LAA Schrenk Approximation

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imamac96

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May 10, 2018
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Hi All,

I'm trying to learn a bit about Schrenk's approximation.
There's a great little document from the LAA on Schrenk Approximation (http://www.lightaircraftassociation.co.uk/2010/Engineering/Design/schrenk approximation.pdf), which I'm trying to emulate.
I've gotten consistent results with them so far, but I'm very stuck once I get to their section on Wing Root Reaction.
I should understand this stuff from Statics/MoM, but I can't quite figure out where they pull numbers from.

They say in the second to last paragraph on Page 11:
"Hence in this example case, the constant ultimate bending moment across the centre-section can be assumed to be 116596 lb in. The root shear reaction can be assumed to be (2575 - -731) = 3306 lb per side."

I have absolutely no idea where these (bolded) numbers are coming from. They're not listed anywhere else in the spreadsheet. There are no calculations for these described.
Is anyone familiar with this document? Would it be possible for anyone to describe this calculation?

I'm not sure if -731 is calculated or specified, but it is in the spreadsheet to represent the reaction at the wing root joint.
I have absolutely no clue where 2575 came from.

My work so far is here if you'd like to inspect: Schrenk

Thanks,
Connor
 

imamac96

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May 10, 2018
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North Texas
Bilski, I checked before posting. HotWings cited the LAA paper awhile back. That's the only mention. The work for Schrenk's distribution has already been done. This is more of a reaction force question. I finally figured it out after being stuck on this today.

As the paper states, "Hence, at station 15, the total shear reaction must equal the shear at the aircraft centre-line. This will result in zero shear at the aircraft centre-line...". Newton said that every action has an opposite and equal reaction. The lift of the element assigned to station 0 is 487.08 lb. The reaction force is the same magnitude but in opposite direction, so it's -487 lb. The spreadsheet matches the LAA spreadsheet now.

Spreadsheets are not always so great and can be brutal to follow. The changing of sig figs here really messed with me.
I hope that if anyone else is ever stuck on this, they'll find the answer here.

-C
 

plncraze

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If I remember this correctly the paper has a short version of the spreadsheet and then an extended version of the same listed below. I believe the short version is pretty much as it appears but the extended one below this has some cell which are manually entered and this is briefly mentioned in the text. You can find the NACA paper by Schrenk with a search. I hate it when there is a change that is given in the text but not explicitly mentioned near the copy of the spreadsheet given in the paper.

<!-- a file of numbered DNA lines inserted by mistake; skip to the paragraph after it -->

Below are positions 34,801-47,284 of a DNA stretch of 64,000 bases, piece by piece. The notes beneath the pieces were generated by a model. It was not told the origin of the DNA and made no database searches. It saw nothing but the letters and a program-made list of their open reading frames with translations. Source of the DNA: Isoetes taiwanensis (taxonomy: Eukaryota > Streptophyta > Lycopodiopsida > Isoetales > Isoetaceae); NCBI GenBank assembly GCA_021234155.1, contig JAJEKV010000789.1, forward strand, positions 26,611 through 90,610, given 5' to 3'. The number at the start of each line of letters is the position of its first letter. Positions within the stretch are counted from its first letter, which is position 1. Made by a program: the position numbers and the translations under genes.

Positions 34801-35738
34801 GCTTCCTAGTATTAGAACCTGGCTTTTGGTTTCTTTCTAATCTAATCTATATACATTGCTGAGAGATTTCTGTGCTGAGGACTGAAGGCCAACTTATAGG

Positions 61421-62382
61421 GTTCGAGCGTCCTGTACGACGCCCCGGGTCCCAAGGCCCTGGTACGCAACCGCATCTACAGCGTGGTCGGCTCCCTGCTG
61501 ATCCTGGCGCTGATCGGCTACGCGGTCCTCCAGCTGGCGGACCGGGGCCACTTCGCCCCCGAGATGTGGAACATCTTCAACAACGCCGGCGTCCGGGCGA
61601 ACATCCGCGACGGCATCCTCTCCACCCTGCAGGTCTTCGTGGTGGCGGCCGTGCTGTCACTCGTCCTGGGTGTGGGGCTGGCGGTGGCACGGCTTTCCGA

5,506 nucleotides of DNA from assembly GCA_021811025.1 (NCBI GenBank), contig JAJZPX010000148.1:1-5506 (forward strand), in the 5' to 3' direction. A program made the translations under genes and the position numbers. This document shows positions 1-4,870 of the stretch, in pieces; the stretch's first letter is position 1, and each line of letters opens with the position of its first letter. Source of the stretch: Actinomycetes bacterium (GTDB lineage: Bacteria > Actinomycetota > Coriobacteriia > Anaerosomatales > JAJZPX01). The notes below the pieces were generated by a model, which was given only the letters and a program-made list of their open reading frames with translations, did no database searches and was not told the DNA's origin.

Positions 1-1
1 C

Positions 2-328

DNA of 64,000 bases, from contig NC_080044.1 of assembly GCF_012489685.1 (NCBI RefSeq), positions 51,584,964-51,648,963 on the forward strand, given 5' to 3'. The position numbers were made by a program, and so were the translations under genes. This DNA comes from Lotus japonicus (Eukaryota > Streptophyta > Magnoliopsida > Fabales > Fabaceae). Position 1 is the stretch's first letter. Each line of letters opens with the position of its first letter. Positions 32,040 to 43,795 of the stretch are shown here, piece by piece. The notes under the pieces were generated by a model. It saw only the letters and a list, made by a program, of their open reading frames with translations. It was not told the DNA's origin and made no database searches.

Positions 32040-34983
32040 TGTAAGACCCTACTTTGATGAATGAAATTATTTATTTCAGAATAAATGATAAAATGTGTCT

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I have absolutely no clue where 2575 came from.
It gets kind of 'lost' due to the example having landing gear adding to the bending moment and wing weight subtracting from the ultimate bending and shear. Also the numbers in the text appear to be a mix of limit and ultimate.....not the easiest to follow. My calculator gave me 3312.75 (ultimate) for the root shear using napkin grade math..........compared to the example (2575+731=3306)

This kind of illustrates why sharing spreadsheets has limited value. Unless you understand how the sheet was built it can be pretty hard to follow/figure out just where the numbers come from.

^^Ditto what plncrazy said
 

imamac96

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Joined
May 10, 2018
Messages
33
Location
North Texas
Hot wings, You are a lifesaver. I was still lost at that. Thank you so much to you both! Yes to plncraze, it starts with a basic Schrenk approx and then builds on it. The beginning stuff is pretty easy to follow.

It’s not impossible to be successful when sharing a spreadsheet, but the steps aren’t all explicitly explained along the way. The use of column numbers in the math steps had me lost for quite awhile until I realized that they were column numbers. This is really unconventional to me.

-C
 

plncraze

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Check out the beam shear spreadsheet that wsimpso1 did. That gives you sort of the same thing explained a different way. I find three or four different explanations of the same thing are more valuable than the standard textbook descriptions.
 
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